During an energy audit, I occasionally come across a homeowner living in a newer home they had built or had purchased that did not received any training on the home’s systems or how to maintain the home. In my opinion, understanding the basics of how your home works is an important detail in owning a home. This weeks blog, homeowner education.
Let’s get a misconception out of the way first, nearly every system and product in a home will require at least some maintenance. None are truly maintenance free. There are a lot of materials and equipment in a home that require minimum maintenance. As an example, lets look at vinyl siding, a minimal maintenance product. At some point it will require a washing to continue to look new, and last longer. This maintenance may only be required every few years. Some equipment requires maintenance more often, such as cleaning the lint out of the dryer vent every few months.
There are a few critical systems in a home in both heating and cooling climates that can create problems within a home if not maintained. A good example is the heating system. In my climate, not performing regular inspections, adjustments and filter cleaning/changing will have a detrimental effect on not only the comfort of the home during cold weather, but if that system should fail, other systems will be effected, such as frozen water lines or damage to the structure of the home. Most homeowners cannot test modern heating and cooling systems for proper operation, this needs to be performed by a trained HVAC professional.
How about a heat recovery ventilator (HRV) or energy recovery ventilator (ERV). I have been in many homes where the homeowner didn’t have any idea what the thing hanging from the ceiling in the utility room was doing. I conducted an energy assessment on a home where the homeowners had purchased the home several years earlier. The HRV unit ran continuously during that time and was never inspected or cleaned. I educated that owner on how the HRV worked and instructed them to call an HVAC professional to come clean and test the unit. I knew enough not to open the HRV, it would be completely full of dead insects. A mess I wasn’t prepared to clean up.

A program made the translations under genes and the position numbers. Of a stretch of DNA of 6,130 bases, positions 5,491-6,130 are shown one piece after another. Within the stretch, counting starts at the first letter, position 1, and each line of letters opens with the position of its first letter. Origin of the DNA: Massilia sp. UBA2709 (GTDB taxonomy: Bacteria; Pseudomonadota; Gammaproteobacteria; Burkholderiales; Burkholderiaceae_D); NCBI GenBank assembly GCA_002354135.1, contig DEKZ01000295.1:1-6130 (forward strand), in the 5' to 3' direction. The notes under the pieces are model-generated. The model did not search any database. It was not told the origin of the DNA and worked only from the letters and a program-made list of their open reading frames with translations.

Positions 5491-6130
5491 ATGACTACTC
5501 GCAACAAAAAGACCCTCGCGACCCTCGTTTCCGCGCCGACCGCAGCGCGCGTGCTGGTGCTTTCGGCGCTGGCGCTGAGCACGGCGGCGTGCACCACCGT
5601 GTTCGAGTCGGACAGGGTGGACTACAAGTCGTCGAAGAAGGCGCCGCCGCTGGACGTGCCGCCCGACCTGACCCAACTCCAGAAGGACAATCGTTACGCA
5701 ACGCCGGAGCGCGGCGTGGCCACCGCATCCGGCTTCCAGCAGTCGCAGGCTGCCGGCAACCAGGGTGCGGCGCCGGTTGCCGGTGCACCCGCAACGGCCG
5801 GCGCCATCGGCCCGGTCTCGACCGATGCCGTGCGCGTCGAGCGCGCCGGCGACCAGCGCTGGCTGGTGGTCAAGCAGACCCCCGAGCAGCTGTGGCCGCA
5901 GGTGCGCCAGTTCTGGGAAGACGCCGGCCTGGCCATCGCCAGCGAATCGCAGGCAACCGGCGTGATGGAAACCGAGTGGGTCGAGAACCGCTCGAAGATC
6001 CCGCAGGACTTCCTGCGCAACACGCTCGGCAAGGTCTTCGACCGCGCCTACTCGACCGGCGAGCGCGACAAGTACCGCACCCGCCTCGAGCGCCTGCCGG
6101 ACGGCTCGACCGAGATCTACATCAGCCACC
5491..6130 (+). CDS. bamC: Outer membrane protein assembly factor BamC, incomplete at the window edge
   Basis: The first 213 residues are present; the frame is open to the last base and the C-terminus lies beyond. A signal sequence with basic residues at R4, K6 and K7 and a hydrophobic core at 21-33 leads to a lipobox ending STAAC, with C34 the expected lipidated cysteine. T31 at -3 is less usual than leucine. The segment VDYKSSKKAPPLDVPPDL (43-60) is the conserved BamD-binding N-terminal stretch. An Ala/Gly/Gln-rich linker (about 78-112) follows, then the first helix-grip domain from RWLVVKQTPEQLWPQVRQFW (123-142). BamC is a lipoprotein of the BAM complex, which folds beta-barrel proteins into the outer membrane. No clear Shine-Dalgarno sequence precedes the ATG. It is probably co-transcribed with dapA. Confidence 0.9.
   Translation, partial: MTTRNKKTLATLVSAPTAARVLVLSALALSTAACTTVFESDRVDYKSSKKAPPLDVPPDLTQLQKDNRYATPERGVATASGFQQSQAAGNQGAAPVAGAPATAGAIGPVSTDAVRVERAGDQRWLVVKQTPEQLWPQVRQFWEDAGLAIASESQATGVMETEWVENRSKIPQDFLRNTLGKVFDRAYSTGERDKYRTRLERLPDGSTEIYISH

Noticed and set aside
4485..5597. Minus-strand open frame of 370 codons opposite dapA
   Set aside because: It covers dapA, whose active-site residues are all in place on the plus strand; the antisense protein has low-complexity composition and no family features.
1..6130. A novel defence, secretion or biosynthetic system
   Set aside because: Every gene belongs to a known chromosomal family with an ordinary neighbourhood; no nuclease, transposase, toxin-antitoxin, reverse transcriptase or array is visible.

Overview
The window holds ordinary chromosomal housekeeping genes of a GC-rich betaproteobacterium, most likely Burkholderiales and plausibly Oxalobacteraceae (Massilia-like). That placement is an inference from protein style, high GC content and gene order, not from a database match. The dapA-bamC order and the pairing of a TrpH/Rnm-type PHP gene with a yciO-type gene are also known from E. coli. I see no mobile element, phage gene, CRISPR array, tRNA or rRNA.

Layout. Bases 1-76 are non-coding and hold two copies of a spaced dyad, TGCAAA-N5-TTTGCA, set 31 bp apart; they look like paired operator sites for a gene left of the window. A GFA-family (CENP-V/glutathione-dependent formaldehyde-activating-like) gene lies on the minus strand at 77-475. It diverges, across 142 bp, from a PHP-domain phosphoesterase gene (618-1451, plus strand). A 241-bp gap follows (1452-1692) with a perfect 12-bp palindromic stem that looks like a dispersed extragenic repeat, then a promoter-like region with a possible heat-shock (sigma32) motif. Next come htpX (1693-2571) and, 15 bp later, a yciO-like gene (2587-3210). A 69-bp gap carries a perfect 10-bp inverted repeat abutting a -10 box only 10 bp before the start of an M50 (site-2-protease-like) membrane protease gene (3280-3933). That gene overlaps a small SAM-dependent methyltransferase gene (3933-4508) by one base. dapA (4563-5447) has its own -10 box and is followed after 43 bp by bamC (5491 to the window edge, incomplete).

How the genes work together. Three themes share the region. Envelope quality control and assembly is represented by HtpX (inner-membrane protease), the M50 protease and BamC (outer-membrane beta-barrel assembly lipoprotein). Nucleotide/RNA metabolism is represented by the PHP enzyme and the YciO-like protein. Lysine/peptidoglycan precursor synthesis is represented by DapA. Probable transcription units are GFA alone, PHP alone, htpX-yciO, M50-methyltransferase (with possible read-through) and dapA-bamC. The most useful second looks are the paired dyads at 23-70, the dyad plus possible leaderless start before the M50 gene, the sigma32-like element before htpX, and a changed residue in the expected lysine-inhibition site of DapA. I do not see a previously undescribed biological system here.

Have you ever maintained your water heater? Storage style water heaters should be periodically drained and flushed to remove any sediment that accumulates in the bottom of the tank. Click here to see an entertaining water heater autopsy by Matt Risinger. Instant or tankless water heaters also need to be maintained at least yearly. Depending on usage, may be more often.
Even some electrical devices need periodic testing. Arc fault breakers and ground fault circuit interrupters are an example. Has a builder or electrician ever told you to push this button every few months?
Recent changes in building codes have forced builders to construct very tight envelopes. A home built 20 years ago will perform much differently than one built today. Add the complexity of the systems within the home, a high efficiency furnace, HRV, automation in lighting and electrical controls, the list goes on and on. Training the homeowner is critical! I see the need in my community for not only educating the homeowner on the equipment within their home, but also education on the best practices when building and remodeling existing properties. The custom showers and granite countertops are the pretty part of the home, what’s behind the drywall is even more important.
Because of what I see lacking in homeowner education, I am looking into starting a community education class, one that is very informal, based on a few other classes I’ve seen popping up in other communities around the country. The class is call “Beer and B.S.”, short for beer and building science. I am in the early planning stages of the class, hoping to have something scheduled for this coming winter. For those of you in Northern Minnesota, I will be sure to announce the date and time of any classes on my Instagram account.